Implicit in the Crary example is a focus on text as social construction of meaning which, as a formal linguistic approach to discourse study, has received at best a tangential status in hypertext forums and discussions. Johnson-Eilola's use of linguistics as a common theme in Nostalgic Angels, however, invites its further use as a tool to explore hypertext in socio-cultural environments.

As early as Chapter 2, Johnson-Eilola turns to Pratt's theory of linguistic contact zones as a perspective "towards constructing a theory and practice of hypertext that is both plausible and political" (36). As he explains, Pratt's concept of linguistic contact zones as "social spaces" where disparate cultures meet, clash, and grapple with each other, often in highly asymmetrical relations of domination and subordination" (quoting Pratt, 39), though apparently remote for hypertext, represents an important example of how a cultural clash is "negotiated, enforced, and resisted" (40). The example Johnson-Eilola provides is Pratt's discussion of the New Chronicle and Good Government and Justice, Poma de Ayola's 17th century letter, where the author-as-converted Christian claims royal Incan descent and attempts "to construct a new picture of the world, a picture of a Christian world with Andean rather than European peoples at the center of it" (quoting Pratt, 40).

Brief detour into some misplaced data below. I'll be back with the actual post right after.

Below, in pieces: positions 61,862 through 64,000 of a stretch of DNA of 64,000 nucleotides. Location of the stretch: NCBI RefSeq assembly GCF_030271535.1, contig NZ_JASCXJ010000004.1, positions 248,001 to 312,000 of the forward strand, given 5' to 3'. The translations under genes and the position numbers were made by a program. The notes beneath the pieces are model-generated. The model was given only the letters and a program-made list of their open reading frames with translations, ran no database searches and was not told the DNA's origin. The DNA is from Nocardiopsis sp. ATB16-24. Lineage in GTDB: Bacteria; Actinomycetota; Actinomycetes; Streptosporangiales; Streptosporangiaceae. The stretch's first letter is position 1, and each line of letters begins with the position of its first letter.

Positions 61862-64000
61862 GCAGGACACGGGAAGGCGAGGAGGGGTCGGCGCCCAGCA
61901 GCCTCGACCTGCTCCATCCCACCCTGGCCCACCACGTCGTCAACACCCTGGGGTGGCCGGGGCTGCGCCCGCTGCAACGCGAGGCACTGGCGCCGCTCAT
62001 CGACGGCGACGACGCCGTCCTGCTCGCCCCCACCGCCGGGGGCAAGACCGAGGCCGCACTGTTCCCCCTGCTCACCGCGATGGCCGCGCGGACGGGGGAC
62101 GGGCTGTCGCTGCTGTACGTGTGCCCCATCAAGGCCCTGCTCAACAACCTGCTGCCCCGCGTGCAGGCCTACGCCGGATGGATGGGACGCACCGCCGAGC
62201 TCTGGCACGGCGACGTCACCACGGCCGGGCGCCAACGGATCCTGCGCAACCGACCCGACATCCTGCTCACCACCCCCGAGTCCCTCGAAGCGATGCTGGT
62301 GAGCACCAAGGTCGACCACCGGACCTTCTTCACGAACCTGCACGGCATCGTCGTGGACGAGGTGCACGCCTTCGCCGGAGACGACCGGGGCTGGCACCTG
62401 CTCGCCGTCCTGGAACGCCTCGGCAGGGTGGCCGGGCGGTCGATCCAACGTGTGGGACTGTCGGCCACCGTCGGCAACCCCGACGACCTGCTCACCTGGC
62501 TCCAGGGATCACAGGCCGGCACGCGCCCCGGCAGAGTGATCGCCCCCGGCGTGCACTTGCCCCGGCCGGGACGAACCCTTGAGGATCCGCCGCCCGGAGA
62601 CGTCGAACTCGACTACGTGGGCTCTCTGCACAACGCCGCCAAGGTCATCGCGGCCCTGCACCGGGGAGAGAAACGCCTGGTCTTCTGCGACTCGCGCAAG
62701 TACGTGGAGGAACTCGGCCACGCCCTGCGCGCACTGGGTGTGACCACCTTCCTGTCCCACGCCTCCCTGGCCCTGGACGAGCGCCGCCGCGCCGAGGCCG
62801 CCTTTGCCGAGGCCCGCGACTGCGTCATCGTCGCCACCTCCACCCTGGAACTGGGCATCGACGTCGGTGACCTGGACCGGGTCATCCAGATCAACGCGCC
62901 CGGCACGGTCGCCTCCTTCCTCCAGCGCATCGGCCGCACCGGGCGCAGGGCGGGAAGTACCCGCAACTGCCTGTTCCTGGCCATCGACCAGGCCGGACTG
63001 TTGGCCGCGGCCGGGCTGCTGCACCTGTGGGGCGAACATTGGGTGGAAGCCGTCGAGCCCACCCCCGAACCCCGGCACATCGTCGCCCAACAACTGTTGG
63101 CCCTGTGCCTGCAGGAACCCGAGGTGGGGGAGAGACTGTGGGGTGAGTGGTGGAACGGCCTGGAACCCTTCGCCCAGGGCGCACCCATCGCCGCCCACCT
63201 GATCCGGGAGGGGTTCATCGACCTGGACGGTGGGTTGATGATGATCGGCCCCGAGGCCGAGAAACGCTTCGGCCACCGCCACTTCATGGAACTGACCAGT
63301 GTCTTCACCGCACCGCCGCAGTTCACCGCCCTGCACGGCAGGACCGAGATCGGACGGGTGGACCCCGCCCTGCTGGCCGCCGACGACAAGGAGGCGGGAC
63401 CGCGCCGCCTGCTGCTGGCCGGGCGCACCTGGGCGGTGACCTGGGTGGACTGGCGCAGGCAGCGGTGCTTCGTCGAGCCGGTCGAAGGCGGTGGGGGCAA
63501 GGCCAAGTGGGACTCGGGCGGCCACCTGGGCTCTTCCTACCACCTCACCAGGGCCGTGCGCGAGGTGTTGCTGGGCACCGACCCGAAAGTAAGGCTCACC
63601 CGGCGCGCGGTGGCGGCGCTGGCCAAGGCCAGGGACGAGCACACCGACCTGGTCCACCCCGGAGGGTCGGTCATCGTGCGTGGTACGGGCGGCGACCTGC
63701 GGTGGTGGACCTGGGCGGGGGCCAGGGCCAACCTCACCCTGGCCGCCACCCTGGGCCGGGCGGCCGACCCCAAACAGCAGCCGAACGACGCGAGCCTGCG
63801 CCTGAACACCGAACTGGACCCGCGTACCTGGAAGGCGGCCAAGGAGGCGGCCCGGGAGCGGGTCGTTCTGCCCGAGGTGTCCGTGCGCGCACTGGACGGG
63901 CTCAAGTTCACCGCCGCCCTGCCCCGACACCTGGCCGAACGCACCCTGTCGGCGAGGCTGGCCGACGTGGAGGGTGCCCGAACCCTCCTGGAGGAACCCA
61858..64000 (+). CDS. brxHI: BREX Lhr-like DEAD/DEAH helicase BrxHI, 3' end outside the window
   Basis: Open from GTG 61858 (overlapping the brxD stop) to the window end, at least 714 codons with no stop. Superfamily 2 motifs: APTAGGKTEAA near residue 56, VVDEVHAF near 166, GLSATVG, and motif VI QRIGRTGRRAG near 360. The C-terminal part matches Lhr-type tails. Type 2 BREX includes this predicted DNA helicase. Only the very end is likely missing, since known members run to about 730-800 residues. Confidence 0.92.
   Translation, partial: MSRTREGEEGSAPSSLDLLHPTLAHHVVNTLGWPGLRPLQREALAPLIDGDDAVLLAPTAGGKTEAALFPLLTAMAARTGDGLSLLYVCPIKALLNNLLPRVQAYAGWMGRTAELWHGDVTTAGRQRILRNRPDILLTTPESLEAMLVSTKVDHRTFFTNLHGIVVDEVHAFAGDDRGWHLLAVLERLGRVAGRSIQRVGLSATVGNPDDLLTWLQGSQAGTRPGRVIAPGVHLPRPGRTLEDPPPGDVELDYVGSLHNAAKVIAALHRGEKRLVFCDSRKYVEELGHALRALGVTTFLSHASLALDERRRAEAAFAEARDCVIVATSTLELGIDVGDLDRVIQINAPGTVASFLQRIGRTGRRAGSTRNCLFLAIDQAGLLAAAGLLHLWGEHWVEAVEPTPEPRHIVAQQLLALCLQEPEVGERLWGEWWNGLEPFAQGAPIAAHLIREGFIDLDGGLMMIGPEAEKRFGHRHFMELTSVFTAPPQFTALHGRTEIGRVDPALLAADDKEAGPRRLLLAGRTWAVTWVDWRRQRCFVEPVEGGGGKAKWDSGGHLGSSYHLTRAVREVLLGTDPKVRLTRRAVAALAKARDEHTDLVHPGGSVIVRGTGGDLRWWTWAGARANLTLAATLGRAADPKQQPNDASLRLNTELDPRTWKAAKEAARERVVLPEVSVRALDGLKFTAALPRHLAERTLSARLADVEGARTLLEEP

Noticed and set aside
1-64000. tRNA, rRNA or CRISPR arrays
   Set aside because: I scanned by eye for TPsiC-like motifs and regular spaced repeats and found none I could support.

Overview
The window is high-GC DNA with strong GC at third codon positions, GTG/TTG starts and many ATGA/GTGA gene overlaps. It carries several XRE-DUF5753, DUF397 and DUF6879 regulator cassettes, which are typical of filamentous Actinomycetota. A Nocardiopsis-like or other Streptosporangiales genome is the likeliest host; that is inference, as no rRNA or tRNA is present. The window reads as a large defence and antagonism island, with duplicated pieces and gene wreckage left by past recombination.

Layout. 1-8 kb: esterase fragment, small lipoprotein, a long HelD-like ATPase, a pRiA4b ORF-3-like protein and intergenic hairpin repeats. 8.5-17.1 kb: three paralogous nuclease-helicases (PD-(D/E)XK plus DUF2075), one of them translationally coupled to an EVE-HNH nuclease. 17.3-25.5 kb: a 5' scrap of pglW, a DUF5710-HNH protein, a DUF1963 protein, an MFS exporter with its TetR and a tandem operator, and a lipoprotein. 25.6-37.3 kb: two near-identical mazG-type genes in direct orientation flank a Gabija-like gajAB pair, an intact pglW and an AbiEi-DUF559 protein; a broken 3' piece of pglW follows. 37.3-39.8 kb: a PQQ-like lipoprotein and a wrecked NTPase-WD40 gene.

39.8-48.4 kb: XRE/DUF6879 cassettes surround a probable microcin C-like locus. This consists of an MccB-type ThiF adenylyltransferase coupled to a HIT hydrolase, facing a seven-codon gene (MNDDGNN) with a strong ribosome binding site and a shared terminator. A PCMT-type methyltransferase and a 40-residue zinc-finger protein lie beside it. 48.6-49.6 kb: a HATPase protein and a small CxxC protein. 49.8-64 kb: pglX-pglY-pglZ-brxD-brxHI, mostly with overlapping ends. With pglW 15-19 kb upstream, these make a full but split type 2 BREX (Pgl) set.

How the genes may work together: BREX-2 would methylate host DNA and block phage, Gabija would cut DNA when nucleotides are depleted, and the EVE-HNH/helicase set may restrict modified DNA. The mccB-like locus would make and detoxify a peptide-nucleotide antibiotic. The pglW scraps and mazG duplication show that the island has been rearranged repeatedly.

In his discussion of "Economics of Hyperspace: Digital Colonies and Markets", Johnson-Eilola again turns to linguistics with a focus on language and information as object and space. He reminds us that language "presupposes" an arbitrary, dynamic, and socially constructed connection between the spatial and objective world (104). Expanding on Saussure's arbitrary nature of the sign, he explains that language and reality are "mutually constructing." Applications to hypertext follow in his argument that while we "can attribute some of the objectification and spatialization of thought to the socially shared agreement or connection between language and world," we err -- and fatalistically so -- if we assume that current forms of spatialization are "natural." If, he argues, the "physical world does not provide the motivation between sign and referent," it becomes imperative that we "investigate the forces that do operate to shape our discourses" (105). Whatever the arbitrary or ambiguous relations between "word and world," for Johnson-Eilola "print succeeded most in turning word into object" and "printed books are easily subsumable into capitalist production" (105).